More complex, longer interventional procedures such as structural heart interventions or this revascularization of a coronary chronic total occlusion (CTO) at Henry Ford Hospital in Detroit, requires angiography imaging systems that have improved image detail and lower radiation dose. However, purchase of new systems was put on hold by many hospitals in 2020 due to the sudden drop in elective procedures and diversion of resources due to the COVID-19. Photo by Dave Fornell.

Feature | Angiography | January 19, 2021 | By Bhvita Jani
January 19, 2021 – With the postponement of non-essential elective surgeries and medical procedures in 2020 to conser
Novel Coronavirus SARS-CoV-2 Transmission electron micrograph of SARS-CoV-2 virus particles, isolated from a patient. Image captured and color-enhanced at the NIAID Integrated Research Facility (IRF) in Fort Detrick, Maryland. Credit: National Institute of Allergy and Infectious Diseases, NIH

Novel Coronavirus SARS-CoV-2 Transmission electron micrograph of SARS-CoV-2 virus particles, isolated from a patient. Image captured and color-enhanced at the NIAID Integrated Research Facility (IRF) in Fort Detrick, Maryland. Image courtesy of  National Institute of Allergy and Infectious Diseases (NIH)

News | Coronavirus (COVID-19) | January 15, 2021
January 15, 2021 — In one of the first studies to examine the impact of the...
A, Contrast-enhanced axial T1-weighted fat-saturated image from baseline MRI before initiation of neoadjuvant therapy shows irregular mass (arrow) in upper inner right breast corresponding to biopsy-proven carcinoma. B, Contrast-enhanced axial T1-weighted fat-saturated image from follow-up MRI performed 3 months after initiation of neoadjuvant therapy shows decrease in size of right breast cancer (arrow). C, Contrast-enhanced axial T1-weighted fat-saturated image 3 months after initiation of neoadjuvant the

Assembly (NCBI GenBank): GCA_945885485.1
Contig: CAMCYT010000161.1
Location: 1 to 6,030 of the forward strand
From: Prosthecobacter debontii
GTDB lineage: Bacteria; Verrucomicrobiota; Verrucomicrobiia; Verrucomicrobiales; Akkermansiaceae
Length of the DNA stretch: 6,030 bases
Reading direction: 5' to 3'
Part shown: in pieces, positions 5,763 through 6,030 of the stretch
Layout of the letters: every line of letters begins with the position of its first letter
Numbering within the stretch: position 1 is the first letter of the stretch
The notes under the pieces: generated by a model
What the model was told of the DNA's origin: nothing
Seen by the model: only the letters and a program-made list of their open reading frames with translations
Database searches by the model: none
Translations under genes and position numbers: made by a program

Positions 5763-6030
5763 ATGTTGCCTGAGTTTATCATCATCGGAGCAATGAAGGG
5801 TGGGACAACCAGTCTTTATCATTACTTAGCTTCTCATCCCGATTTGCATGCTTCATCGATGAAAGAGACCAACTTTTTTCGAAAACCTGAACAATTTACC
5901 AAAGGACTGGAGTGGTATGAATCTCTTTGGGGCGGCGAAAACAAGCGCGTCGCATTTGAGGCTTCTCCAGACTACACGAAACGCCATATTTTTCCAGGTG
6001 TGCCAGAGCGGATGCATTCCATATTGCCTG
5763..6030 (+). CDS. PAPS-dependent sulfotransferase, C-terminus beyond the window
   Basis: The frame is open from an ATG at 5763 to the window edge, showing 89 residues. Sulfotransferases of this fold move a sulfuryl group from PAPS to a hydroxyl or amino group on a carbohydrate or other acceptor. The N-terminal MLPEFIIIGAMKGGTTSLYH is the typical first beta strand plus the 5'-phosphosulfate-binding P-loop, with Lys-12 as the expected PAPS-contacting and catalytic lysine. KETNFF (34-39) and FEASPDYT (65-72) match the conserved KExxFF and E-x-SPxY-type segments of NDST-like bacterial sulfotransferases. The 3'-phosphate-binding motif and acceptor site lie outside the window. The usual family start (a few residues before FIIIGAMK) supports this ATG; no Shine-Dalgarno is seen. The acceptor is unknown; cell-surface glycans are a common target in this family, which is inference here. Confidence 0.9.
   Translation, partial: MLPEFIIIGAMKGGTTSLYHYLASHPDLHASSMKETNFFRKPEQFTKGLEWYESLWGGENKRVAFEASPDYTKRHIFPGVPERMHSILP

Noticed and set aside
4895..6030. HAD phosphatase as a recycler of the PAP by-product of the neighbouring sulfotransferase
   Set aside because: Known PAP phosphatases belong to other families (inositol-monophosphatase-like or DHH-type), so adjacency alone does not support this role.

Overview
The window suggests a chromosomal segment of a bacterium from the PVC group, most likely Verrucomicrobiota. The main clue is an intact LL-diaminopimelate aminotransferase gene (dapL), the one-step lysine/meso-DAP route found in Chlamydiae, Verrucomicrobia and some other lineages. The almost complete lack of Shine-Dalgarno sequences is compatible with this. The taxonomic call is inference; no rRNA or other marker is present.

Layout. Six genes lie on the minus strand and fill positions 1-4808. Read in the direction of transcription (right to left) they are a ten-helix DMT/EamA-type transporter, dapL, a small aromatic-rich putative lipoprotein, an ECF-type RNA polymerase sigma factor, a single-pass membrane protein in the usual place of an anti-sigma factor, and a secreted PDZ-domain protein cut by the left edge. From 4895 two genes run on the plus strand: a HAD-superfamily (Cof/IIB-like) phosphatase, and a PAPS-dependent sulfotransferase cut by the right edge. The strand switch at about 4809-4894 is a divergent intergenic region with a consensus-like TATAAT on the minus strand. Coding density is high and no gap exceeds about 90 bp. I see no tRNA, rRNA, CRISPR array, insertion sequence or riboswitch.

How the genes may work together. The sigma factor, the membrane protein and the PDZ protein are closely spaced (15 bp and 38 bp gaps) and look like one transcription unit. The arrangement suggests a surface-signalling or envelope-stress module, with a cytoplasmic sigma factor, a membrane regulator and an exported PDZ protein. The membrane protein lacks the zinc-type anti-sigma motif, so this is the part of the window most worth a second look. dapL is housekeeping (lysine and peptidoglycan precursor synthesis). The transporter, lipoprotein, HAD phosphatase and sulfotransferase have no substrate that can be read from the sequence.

A, Contrast-enhanced axial T1-weighted fat-saturated image from baseline MRI before initiation of neoadjuvant therapy shows irregular mass (arrow) in upper inner right breast corresponding to biopsy-proven carcinoma. B, Contrast-enhanced axial T1-weighted fat-saturated image from follow-up MRI performed 3 months after initiation of neoadjuvant therapy shows decrease in size of right breast cancer (arrow). C, Contrast-enhanced axial T1-weighted fat-saturated image 3 months after initiation of neoadjuvant therapy shows new mass (arrow) in upper outer left breast that was assessed as BI-RADS 4. Pathologic examination from MRI-guided core biopsy of new suspicious mass revealed benign usual ductal hyperplasia. No atypia or malignancy was identified. Image courtesy of American Roentgen Ray Society (ARRS), American Journal of Roentgenology (AJR)

News | MRI Breast | January 15, 2021
January 15, 2021 — According to ARRS' ...